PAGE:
"Durban Dispatch: December 1, 2011"
Read all of ThinkProgress’s COP17 Durban coverage.
The Canadian Youth Delegation has publicly apologized for the actions of the Canadian government and their negotiators at Durban, publishing an apology letter in a local newspaper. [Canadian Youth Delegation]
The Persian Gulf nation of Qatar, which has the highest per-capita greenhouse gas emissions in the world, has been selected as the site of the United Nations climate change meeting next year. [NY Times]
“Qatar has an appalling record of ignoring workers’ rights, especially migrants, and the decision to hold next year’s climate summit there sends a wrong message and risks delaying vital action,” global trade union representatives complained. [Himalayan Times]
The United States, Venezuela, and Saudi Arabia are blocking approval of the proposed Green Climate Fund framework, raising different objections to the draft text and calling for it to be negotiated at the Durban conference. [AFP]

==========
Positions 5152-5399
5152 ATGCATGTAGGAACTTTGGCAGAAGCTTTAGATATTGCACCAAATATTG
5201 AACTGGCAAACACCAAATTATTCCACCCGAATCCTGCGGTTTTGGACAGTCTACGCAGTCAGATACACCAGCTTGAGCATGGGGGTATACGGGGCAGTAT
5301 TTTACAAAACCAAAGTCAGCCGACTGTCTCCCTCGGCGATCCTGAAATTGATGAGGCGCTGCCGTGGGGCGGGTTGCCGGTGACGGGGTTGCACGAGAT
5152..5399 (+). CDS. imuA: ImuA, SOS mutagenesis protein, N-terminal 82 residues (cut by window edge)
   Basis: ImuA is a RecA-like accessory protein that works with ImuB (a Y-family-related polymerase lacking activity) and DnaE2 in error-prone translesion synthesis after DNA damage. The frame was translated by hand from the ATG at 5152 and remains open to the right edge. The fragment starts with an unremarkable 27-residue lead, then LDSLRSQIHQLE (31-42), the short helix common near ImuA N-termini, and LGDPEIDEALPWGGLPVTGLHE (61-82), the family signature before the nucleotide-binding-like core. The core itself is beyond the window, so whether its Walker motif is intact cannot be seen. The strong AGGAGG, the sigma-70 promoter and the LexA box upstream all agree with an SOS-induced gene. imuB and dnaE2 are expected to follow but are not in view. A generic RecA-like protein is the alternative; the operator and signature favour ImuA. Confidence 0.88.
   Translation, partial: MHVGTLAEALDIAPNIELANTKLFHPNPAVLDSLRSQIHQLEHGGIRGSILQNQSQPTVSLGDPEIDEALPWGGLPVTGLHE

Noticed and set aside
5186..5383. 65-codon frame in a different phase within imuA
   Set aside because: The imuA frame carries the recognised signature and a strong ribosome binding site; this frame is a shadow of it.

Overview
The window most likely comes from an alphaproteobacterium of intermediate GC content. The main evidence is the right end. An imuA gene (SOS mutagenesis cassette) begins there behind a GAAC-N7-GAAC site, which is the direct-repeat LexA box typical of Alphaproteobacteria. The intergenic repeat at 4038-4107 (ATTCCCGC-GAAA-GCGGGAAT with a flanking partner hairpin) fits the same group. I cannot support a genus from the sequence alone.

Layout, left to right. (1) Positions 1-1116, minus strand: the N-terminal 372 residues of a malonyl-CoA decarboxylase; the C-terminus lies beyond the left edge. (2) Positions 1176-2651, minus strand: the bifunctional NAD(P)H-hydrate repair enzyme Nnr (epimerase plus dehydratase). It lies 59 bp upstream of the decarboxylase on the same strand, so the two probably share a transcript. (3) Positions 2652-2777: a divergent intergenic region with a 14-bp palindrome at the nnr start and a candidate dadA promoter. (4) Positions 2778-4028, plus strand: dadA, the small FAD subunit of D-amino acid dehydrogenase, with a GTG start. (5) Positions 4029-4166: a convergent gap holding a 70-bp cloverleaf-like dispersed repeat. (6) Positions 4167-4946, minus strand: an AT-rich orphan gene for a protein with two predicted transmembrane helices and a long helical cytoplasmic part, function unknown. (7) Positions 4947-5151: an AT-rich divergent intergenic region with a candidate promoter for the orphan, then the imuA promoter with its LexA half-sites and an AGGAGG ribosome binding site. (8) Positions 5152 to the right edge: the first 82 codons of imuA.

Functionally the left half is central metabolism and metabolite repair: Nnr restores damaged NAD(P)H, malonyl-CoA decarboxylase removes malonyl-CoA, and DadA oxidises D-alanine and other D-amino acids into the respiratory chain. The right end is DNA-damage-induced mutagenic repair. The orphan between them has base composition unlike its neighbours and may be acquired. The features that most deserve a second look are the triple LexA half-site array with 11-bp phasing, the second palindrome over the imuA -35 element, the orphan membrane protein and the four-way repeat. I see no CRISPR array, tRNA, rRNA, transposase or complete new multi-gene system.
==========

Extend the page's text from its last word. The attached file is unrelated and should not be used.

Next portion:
“We are still confident we are on track with regards to the operationalization of the Green Climate Fund,” South African Environment Minister Edna Molewa said on Wednesday. [Times Live]
The European Union chief climate negotiator Wednesday said the Green Climate Fund board must start working “as early as 2012.” [China Daily]
Members of the Indigenous Environmental Network demonstrated against the Shell oil company outside the South African Petroleum Refinery in Durban on Wednesday. [IOL]
The Climate Action Network summarizes the huge gaps between pollution reduction pledges and what is needed to meet the goal of keeping warming below 2 degrees Celsius. [CAN]
After US negotiator Jonathan Pershing said there are an “infinite number of pathways to stay below 2 degrees Celsius,” activists commented that “it’s surprising the U.S. is managing to avoid every single one of them.” [One World]
The European Union’s conditions to sign up for a second commitment period of the Kyoto Protocol are “not fair” for developing countries, but China is open to negotiation, Su Wei, the nation’s leading climate negotiator, said on Wednesday. [China Daily]
China’s official news organ says the Kyoto Protocol must be extendend, because “the developed countries’ historical responsibilities for global warming are unshirkable,” while China’s voluntary efforts are “impressive.” [Xinhua]
Publics around the world — including in the United States — believe that global warming is an urgent problem and want their governments to make it a higher priority, by taking vigorous national and multilateral actions to confront it. [CFR]